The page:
FIG. 2 is a plan view showing the circuit board 20 with a number of mounting holes 20a that can receive fasteners for mounting the circuit board to an assembly that can include a radome. The rectangular outline 20b indicates the electronic circuitry 24 mounting area.

In one aspect, the circuit board 20 can be formed as a multi-layer circuit board as shown in FIG. 4 and can be formed by green tape layers using the manufacturing techniques known to those skilled in the art.

Although the spiral configuration as illustrated is only one type of aperiodic configuration, it has been found adequate such that when a plurality of subarray lattices are configured in the aperiodic configuration for the phased array antenna 10 formed as a panel as shown in FIG. 1, the grating or side lobes are reduced adequately, such that the side lobes are significantly reduced to levels acceptable for SATCOM certification. The spacing of antenna elements 16 also is such that there is room for amplifiers and phase shifters between antenna elements. This is advantageous, and the aperiodic spacing is desirable when spacing is greater than one-half wavelength. Any shorter spacing could possibly create a situation where there is no room to place the LNA's (Low Noise Amplifiers), phase shifters, beam forming network circuit, and other circuit elements, as known to those skilled in the art. This type of configuration forms an adequate aperture for efficiency in operation.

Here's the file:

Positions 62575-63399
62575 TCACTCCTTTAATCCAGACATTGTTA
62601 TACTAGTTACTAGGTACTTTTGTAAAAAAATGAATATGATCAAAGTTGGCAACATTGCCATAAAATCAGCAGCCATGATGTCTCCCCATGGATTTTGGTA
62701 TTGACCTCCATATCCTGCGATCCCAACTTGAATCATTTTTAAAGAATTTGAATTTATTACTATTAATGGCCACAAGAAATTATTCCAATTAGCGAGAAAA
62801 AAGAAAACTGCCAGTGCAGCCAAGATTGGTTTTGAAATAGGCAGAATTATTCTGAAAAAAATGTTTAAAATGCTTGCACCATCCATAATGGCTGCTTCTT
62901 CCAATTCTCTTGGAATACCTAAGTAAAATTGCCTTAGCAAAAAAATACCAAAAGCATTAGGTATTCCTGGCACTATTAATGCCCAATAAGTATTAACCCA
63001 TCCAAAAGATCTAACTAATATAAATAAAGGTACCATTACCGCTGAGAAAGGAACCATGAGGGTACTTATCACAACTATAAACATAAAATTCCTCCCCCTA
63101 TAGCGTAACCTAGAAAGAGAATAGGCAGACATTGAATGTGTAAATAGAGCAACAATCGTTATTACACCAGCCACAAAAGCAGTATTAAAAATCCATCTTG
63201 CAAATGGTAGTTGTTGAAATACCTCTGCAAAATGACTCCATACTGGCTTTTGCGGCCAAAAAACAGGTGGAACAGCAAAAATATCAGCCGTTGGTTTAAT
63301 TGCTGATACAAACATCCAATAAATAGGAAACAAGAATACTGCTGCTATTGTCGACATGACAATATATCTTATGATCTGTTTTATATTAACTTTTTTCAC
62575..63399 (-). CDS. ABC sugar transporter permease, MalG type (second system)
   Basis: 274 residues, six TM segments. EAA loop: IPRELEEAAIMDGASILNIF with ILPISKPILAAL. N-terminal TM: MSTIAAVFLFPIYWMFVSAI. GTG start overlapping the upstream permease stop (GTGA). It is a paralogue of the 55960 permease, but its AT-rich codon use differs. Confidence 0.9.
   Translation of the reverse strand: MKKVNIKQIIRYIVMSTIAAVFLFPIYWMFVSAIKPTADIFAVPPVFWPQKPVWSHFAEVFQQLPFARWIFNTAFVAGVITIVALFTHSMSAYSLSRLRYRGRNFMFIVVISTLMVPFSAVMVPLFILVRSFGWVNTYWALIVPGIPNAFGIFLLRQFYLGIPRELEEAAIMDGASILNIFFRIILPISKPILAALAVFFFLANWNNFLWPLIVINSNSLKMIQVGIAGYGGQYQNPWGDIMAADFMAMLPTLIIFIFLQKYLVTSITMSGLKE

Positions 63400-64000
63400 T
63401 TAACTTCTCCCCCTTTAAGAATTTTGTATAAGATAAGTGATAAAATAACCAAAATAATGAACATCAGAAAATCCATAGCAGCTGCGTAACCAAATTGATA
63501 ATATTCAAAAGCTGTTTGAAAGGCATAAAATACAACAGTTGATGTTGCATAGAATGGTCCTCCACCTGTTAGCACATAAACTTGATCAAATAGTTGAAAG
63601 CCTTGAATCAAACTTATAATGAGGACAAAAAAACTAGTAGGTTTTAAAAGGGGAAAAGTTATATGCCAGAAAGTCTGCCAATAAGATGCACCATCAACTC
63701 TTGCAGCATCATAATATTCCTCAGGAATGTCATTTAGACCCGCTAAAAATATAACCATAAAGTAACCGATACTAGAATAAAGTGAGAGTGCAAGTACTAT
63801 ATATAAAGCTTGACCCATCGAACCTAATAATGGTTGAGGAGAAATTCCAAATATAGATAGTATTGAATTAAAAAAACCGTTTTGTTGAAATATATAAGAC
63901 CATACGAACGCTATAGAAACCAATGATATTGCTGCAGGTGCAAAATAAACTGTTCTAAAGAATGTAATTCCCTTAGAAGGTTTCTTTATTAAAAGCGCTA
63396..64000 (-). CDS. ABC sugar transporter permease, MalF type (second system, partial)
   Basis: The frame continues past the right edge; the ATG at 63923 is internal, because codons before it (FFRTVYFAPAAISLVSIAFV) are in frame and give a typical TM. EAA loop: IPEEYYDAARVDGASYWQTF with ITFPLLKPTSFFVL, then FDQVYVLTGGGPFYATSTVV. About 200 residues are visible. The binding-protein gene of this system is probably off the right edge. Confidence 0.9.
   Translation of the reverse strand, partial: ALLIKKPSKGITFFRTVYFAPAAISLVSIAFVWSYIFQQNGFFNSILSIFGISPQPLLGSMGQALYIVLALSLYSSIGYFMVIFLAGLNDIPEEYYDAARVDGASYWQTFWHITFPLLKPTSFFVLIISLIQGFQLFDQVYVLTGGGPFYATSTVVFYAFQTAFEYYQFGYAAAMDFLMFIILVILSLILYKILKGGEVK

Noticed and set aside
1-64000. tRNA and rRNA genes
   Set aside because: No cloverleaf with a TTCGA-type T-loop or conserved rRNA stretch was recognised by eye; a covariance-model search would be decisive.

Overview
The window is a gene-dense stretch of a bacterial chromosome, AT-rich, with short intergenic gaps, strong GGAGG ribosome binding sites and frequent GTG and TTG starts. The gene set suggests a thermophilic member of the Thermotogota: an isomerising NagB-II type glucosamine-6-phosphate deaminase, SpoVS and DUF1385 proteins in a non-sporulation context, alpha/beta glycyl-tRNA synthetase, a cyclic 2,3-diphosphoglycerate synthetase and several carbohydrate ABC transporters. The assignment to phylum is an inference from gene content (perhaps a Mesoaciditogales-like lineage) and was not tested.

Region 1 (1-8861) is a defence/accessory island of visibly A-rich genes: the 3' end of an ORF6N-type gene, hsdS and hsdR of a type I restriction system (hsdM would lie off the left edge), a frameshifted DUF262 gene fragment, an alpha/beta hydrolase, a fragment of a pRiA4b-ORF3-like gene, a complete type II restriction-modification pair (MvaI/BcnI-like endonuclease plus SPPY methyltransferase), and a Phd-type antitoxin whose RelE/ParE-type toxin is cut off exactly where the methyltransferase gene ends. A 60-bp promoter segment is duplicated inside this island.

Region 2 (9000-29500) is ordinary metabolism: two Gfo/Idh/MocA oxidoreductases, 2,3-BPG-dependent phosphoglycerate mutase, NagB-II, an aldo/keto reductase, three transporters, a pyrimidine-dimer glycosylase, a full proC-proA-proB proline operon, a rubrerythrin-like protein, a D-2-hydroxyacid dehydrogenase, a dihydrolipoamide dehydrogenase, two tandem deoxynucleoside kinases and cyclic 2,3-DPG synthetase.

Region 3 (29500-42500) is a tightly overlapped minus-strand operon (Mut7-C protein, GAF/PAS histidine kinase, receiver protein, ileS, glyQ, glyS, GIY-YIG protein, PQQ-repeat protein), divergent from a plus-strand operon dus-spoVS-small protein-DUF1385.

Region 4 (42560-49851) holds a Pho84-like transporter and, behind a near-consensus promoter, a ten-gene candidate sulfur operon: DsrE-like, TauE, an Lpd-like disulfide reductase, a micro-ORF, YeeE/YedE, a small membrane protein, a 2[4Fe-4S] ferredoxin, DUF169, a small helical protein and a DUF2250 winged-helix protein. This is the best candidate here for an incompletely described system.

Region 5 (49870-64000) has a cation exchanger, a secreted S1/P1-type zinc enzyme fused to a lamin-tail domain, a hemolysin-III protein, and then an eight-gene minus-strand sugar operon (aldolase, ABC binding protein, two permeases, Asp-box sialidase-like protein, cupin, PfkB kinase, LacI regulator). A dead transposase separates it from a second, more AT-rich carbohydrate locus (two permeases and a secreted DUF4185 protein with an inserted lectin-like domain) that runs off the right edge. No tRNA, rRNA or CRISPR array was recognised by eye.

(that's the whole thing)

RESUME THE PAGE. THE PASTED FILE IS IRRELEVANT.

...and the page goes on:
Referring now to FIG. 4, there is shown a portion of the circuit board 20 and representative subarray lattice 12 used in a low-cost phased array architecture shown in FIG. 1. When used with the array panel configuration shown in FIG. 1, production cost is reduced. The multilayer printed circuit board 20 can include surface mount components, as is known to those skilled in the art. This architecture is scalable to higher and lower frequency bands.

A subarray lattice structure could include a radome 30 and the radiating elements positioned on the multilayer circuit board 20. A top layer 32 of the circuit board can include, for instance, amplifier elements 33, including low noise amplifiers (LNA) or other components. A lower layer 34 of the board could include, for instance, phase shifters, post amplification circuit elements with combiners, beam steering elements 35 or other components. A ground plane 36 could be included. A middle layer 38 (illustrated in this embodiment as two layers) can include a beam former network 39 with power combining and signal distribution. Other layers can include beam control components, filtering or other components, which can exist as combined on some layers or separate. The layers can be formed by techniques known to those skilled in the art, including the use of green tape layers. Mechanical packaging components could include basic power supplies, cooling circuits and packaging. Such a structure can then be placed in another support structure and form part of the lattice as a microstrip patch element.